Interview: The Art and Filth of Katie Eary by Martin Copland-Gray

The well-connected and fast-rising designer Katie Eary shares her fashion secrets, ambitious plans, Kanye, Kula Shaker and a plate of chips with Martin Copland-Gray

It’s a Monday night and for a change I’m not collapsed on the sofa nursing a post work cup of Earl Grey wondering just how it was that the weekend had seemed to vanish right before me. One minute it was Friday night and then…bam…like Arsenal’s title prospects it had disappeared.

Instead I’m sat in a small but cosy eatery somewhere deep in the heart of East London opposite a young lady who is one of the Fashion World’s brightest young things. After a last minute change of plans the mug of tea has been sacrificed for something more substantial and a dash by train has been made to the location of choice.

The eatery in question is a chip shop on Broadway Market and the young lady who right now is tucking into a sizeable portion of chips and pickled gherkin is Katie Eary, friend to Kanye West and the go to designer for such Pop luminaries as Rhianna & Rita Ora. Quite frankly it doesn’t get much more hipster than this.

Setting aside my own portion of chips and a pickled egg (don’t judge me I’m from the Midlands!) I dive straight in…

Louder Than War: So how long have you been showing your collections?

Katie Eary: Six years now. My first one was back in 2008, it was mental but it was an installation so err… weird. I remember a load of my friends came from Stevenage and people were going “Can I take your picture?” My friends were taking the piss out of me because I didn’t know how to act or what to do. It was like a totally different world.

Does it still feel like that now or have you got used to it?

Sometimes. A lot of the time when I go to parties I think what the hell am I doing here and sometimes it’s a bit shit cause you go alone, you don’t go with your friends, you don’t enjoy it with your friends. You know it’s full of amazing people that they love but it’s just you. You can’t go and talk to them because you don’t know who they are and so you just go and relay that story to someone, your friend. It’s a really weird industry.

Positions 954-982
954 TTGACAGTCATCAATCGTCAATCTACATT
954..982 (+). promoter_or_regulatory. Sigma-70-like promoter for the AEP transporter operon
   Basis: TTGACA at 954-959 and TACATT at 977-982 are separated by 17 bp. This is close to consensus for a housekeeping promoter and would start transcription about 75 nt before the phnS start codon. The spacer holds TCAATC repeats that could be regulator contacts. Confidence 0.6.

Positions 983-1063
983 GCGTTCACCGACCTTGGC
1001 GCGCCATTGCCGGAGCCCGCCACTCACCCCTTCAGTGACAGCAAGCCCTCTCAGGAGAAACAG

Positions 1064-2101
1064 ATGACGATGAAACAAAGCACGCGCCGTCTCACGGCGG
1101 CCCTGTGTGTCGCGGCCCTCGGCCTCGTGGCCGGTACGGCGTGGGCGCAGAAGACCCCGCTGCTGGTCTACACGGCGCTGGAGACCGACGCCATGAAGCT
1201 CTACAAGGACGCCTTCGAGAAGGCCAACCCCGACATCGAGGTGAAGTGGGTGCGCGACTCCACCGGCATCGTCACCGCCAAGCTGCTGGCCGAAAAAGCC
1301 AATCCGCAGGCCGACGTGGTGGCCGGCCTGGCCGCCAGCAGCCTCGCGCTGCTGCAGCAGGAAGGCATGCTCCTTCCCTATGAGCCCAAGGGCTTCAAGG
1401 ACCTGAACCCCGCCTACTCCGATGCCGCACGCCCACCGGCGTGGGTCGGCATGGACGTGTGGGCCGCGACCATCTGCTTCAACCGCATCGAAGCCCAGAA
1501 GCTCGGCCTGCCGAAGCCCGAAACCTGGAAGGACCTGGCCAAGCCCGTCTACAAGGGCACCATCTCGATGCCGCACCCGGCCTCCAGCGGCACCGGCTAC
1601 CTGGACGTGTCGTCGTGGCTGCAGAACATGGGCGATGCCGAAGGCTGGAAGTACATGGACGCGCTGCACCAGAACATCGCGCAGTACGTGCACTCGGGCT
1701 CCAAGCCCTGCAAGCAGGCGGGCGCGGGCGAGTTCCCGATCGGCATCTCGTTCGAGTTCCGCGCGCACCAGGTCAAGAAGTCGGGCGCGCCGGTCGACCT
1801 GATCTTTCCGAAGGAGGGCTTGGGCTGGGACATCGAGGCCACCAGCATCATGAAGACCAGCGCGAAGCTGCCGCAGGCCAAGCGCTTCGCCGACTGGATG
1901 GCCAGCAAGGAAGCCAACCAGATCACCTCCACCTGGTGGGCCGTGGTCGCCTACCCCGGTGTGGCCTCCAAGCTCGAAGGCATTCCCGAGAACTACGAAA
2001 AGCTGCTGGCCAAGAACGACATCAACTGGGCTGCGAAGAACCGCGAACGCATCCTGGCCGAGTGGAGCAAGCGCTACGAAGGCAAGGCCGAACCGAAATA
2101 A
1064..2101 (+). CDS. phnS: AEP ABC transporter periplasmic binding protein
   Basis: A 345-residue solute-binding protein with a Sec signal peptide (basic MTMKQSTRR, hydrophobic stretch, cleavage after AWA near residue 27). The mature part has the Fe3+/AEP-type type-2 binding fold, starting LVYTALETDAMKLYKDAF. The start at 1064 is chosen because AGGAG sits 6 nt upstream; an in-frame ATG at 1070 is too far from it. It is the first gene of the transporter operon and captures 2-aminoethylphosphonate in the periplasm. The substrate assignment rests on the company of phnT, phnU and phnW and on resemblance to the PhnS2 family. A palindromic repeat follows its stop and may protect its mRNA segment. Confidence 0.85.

Given where you are now following your recent collaboration with Savile Row icon Richard Anderson & the support of Kanye West is that what you envisaged when you started?

Never in a million years! It’s really weird. All of it just happened so naturally, which I never asked for. I thought it’ll happen organically so I just went with it and even the Kanye thing. I didn’t really listen to him or paid attention to it. My best friend is obsessed with him so he was the one that broke it to me when I got an email how big that actually was. I didn’t know. He was a musician, why would he be interested in what I was up to? I didn’t realise he was on his design mission. It’s only become really apparent to a lot of people in the last year and a half whereas actually Kanye has been on that mission for 5 years.

Anyway, even that’s an organic thing. So it sounds mental you know…Kanye West! But when he contacted me he wasn’t who he is now. Yes he was really famous but now he’s like, I don’t know, a whole different level. So it’s been an organic thing. Do you understand? We move along at the same time together. It doesn’t feel like that massive a deal.

What design influences do you have?

Always books! Always! Whenever I get stuck I just read or re-read yet another Irvine Welsh book. I love Irvine Welsh!

Didn’t one of his books inspire one of the recent collections?

I’ve based three collections on his books out of twelve that I’ve done. So, Filth was the last one. The one before that was Marabou Stork Nightmares. But I called that Marabou Stork Nightmare 2 because I’d already used that book four years before when I had no money. So I was like, imagine if I could do it now when I can actually afford to do what I want to do and I hope to do that with a couple of other shows in the future. Like the old ones I did when I really struggled and it was all handmade, but brilliant. Like there’s one based on William Burroughs Naked Lunch. That was when I first started and that broke a whole new meaning back then.